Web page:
Stronger Partnerships Between Community Colleges and Local Employers Help Communities Thrive

In Community Colleges’ Crucial Role in Powering Local Economies, an op-ed published November 13, 2018 in Governing magazine, authors Rob Sentz, chief innovation officer at Emsi, and Dr. Karen A. Stout, president and CEO of Achieving the Dream, note the challenge communities face in attracting and keeping an educated workforce at a time when public investment in higher education is lagging.

However, they cite new data from an Emsi analysis of more than 100 million résumés and social profiles showing the value to local and regional economies of supporting an expanded role for community colleges. The analysis found that  61 percent of community-college graduates stay within 50 miles of their alma mater, suggesting that community colleges are uniquely equipped not only to develop but also to retain talent that is often in demand by local employers.

Some states as well as individual colleges already are taking bold steps to address talent shortages, according to the authors. Last year in Texas, the legislature moved to allow community colleges to offer bachelor's degrees in high-demand fields such as applied sciences, early childhood education and health care. In Florida, Miami Dade College responded to labor-market shortages by partnering with the Washington, D.C.-based Business-Higher Education Forum to develop such "stackable" credentials -- ultimately leading to a bachelor's degree -- in data science and analytics.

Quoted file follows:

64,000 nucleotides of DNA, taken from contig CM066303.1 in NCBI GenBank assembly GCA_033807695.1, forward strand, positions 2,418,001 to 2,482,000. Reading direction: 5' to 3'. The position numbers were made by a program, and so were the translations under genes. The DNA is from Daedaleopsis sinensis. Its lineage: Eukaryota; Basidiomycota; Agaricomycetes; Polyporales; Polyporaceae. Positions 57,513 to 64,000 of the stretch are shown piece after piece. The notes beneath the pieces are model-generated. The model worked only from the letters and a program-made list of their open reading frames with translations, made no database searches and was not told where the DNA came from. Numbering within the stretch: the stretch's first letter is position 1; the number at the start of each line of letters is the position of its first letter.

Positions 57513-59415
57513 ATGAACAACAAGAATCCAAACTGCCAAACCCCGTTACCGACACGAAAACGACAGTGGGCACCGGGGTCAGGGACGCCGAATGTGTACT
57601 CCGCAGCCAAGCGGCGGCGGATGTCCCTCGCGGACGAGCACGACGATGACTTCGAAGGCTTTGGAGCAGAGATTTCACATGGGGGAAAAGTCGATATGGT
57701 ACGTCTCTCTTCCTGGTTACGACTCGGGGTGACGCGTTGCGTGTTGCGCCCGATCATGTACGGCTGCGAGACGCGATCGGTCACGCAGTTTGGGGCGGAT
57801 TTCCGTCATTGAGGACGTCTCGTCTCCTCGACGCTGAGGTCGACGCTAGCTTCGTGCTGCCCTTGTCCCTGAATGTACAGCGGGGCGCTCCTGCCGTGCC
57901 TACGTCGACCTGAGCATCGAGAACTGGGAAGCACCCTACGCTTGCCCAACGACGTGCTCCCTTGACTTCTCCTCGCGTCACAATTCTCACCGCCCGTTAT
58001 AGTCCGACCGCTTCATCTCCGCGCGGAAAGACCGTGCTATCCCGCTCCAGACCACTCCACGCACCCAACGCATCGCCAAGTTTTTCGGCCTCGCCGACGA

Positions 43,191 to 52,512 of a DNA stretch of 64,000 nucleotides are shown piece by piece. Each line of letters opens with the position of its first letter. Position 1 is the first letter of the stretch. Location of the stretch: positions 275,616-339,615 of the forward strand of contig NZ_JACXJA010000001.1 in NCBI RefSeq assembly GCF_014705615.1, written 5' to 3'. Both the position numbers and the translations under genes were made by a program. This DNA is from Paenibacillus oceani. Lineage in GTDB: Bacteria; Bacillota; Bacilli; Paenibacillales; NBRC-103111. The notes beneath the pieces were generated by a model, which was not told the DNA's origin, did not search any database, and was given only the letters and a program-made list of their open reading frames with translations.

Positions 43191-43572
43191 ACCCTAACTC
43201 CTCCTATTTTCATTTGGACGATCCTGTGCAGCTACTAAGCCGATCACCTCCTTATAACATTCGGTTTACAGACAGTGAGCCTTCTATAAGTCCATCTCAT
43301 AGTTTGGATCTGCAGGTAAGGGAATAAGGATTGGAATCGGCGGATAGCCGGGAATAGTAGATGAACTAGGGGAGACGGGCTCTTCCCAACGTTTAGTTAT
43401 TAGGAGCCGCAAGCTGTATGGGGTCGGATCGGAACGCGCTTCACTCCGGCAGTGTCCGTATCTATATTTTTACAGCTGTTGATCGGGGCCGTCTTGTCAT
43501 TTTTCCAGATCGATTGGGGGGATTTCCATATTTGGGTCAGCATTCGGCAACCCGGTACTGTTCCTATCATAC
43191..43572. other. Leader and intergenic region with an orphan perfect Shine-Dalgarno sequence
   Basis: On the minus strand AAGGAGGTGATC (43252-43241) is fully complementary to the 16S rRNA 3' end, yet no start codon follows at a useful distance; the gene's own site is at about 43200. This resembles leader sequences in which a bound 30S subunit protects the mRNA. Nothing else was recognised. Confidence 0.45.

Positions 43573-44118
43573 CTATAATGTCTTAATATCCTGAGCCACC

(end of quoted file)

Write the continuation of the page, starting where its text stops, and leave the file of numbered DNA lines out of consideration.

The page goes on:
The authors say better alignment between community colleges and local economies creates four kinds of wins. They note, “Colleges win when they build locally focused, relevant programs. Employers win when they have a reliable pipeline of well-prepared talent. Students win when they build the knowledge and skills that they can put to work quickly without having to move to find a job. And regions win when the students they invest in go on to live and work within the community rather than taking their talents elsewhere.”

These observations lead to two key recommendations:

  • Focus on return on investment: States and local communities would be wise to not just increase but to get creative with their investments in community colleges. The most successful communities are those where college programs and local industry are tightly connected.

  • Craft innovative approaches to value creation and sustainability: For example, Madison Area Technical College in Wisconsin realized that it was no longer reaching the workers and unemployed residents most in need of training, in part because they couldn't get to its downtown campus. Harnessing economic and demographic data, college leaders built a case for a new campus to reach this untapped talent pool, ultimately raising more than $20 million from local businesses and foundations to fund construction.

Read the full article here.

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